Platform Command Framework

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Architecture Overview

http://dev.eclipse.org/viewcvs/index.cgi/~checkout~/platform-ui-home/R3_1/contributions-proposal/requestForComments_html_m41374bdb.png

Figure 1: High Level Architecture

Commands

Commands are managed by the org.eclipse.ui.commands extension point and the ICommandService.

An example of using the extension point to create a command:

<extension
      point="org.eclipse.ui.commands">
   <category
         description="Actions take at lunch time."
         id="z.ex.view.keybindings.category"
         name="Lunch">
   </category>
   <command
         categoryId="z.ex.view.keybindings.category"
         description="Go for the taco."
         id="z.ex.view.keybindings.eatTaco"
         name="Eat That Taco">
   </command>
</extension>

You can programmatically create commands as well. From within a view:

ICommandService cmdService = (ICommandService) getSite().getService(
    ICommandService.class);
Category lunch = cmdService
    .getCategory("z.ex.view.keybindings.category");
if (!lunch.isDefined()) {
  lunch.define("Lunch", "Actions take at lunch time.");
}
Command eatTaco = cmdService
    .getCommand("z.ex.view.keybindings.eatTaco");
if (!eatTaco.isDefined()) {
  eatTaco.define("Eat That Taco", "Go for the taco.", lunch);
}

Note, however, that a plugin that programmatically defines commands is responsible for cleaning them up if the plugin is ever unloaded.

Also, like IAction you can execute a command directly ... but to get the proper environment it's better to execute it through the IHandlerService. See #Handlers.

Executing a command with parameters

When a Command specifies its parameters, it can also specify a parameter type and/or some valid values. For example, the showView command.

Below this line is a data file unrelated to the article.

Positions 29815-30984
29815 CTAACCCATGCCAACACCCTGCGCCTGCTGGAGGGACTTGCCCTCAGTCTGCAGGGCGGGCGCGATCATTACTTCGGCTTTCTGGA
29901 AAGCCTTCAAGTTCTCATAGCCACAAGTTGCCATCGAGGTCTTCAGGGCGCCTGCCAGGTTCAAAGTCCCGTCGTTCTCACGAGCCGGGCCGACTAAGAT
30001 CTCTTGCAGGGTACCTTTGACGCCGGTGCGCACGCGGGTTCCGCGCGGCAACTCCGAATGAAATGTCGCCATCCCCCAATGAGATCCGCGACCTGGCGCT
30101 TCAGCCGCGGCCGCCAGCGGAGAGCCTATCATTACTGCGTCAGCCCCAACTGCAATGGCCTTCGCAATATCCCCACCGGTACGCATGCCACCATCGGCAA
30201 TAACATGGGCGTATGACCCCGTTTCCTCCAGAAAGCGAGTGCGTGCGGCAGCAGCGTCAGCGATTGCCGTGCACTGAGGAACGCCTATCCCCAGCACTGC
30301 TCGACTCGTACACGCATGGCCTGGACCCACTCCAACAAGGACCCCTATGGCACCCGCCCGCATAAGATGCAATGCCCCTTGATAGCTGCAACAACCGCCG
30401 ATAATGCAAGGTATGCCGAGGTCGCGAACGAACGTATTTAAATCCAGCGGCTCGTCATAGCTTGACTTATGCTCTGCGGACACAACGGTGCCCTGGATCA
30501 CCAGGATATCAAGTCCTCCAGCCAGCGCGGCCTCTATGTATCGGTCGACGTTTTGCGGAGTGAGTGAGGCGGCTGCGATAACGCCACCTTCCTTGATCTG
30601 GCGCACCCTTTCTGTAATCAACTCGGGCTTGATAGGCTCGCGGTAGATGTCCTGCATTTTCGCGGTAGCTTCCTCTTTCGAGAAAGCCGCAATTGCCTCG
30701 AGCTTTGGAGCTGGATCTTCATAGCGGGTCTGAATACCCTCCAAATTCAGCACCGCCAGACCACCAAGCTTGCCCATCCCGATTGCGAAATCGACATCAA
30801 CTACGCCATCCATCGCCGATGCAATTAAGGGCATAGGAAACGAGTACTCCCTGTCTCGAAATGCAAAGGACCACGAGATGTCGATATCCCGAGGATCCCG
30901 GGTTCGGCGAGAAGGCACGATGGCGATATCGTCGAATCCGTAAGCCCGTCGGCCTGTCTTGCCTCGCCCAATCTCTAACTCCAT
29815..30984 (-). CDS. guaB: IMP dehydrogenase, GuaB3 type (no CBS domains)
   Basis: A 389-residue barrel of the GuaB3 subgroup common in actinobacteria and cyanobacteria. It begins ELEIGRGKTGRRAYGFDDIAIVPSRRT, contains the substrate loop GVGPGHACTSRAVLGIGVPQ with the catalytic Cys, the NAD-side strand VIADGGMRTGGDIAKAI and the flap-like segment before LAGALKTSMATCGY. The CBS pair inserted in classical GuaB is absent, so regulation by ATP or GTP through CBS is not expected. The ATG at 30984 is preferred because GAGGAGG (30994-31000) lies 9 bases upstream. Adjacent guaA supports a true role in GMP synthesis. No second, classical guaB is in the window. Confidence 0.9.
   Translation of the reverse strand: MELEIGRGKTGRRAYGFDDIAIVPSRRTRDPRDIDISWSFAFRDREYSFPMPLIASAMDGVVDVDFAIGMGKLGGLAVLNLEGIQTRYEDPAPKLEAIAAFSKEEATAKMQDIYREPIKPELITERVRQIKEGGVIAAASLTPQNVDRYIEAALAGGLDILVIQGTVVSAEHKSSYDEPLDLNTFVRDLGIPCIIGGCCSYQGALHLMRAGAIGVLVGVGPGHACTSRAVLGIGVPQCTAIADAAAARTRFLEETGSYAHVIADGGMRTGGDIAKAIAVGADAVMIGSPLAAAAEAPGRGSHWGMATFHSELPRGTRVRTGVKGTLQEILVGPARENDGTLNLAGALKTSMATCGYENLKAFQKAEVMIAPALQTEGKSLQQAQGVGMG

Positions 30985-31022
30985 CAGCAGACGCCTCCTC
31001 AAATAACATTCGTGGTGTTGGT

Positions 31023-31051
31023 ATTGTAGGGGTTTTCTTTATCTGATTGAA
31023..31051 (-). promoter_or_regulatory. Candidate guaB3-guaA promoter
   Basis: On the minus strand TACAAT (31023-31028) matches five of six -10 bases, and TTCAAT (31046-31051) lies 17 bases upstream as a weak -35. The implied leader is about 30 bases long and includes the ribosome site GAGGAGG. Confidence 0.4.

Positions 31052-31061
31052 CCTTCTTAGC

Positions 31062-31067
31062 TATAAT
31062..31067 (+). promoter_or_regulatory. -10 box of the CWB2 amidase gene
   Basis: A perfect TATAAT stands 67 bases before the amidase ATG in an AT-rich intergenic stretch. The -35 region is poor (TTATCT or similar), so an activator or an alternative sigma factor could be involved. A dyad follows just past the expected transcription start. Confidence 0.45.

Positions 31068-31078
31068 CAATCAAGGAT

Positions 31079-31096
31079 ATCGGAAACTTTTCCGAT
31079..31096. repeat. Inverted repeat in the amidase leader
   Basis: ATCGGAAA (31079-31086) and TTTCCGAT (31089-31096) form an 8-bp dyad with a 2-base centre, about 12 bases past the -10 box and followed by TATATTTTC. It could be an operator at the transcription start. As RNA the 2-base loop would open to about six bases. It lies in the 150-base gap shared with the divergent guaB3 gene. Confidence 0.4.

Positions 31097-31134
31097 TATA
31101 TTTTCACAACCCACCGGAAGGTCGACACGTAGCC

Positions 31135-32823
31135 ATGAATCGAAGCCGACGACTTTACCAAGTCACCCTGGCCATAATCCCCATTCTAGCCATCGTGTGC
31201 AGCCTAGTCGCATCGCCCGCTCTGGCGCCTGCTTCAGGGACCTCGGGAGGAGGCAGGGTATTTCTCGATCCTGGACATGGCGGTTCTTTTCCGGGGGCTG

<command
     name="%command.showView.name"
     description="%command.showView.description"
     categoryId="org.eclipse.ui.category.views"
     id="org.eclipse.ui.views.showView"
     defaultHandler="org.eclipse.ui.handlers.ShowViewHandler">
   <commandParameter
       id="org.eclipse.ui.views.showView.viewId"
       name="%command.showView.viewIdParameter"
       values="org.eclipse.ui.internal.registry.ViewParameterValues" />
 </command>

To execute this command, you need to create a ParameterizedCommand with a Parameterization (an instance of a parameter and its value).

		ICommandService commandService = ...;
		IHandlerService handlerService = ...;
		Command showView = commandService
				.getCommand("org.eclipse.ui.views.showView");
		IParameter viewIdParm = showView
				.getParameter("org.eclipse.ui.views.showView.viewId");

		// the viewId parameter provides a list of valid values ... if you
		// knew the id of the problem view, you could skip this step.
		// This method is supposed to be used in places like the keys
		// preference page, to allow the user to select values
		IParameterValues parmValues = viewIdParm.getValues();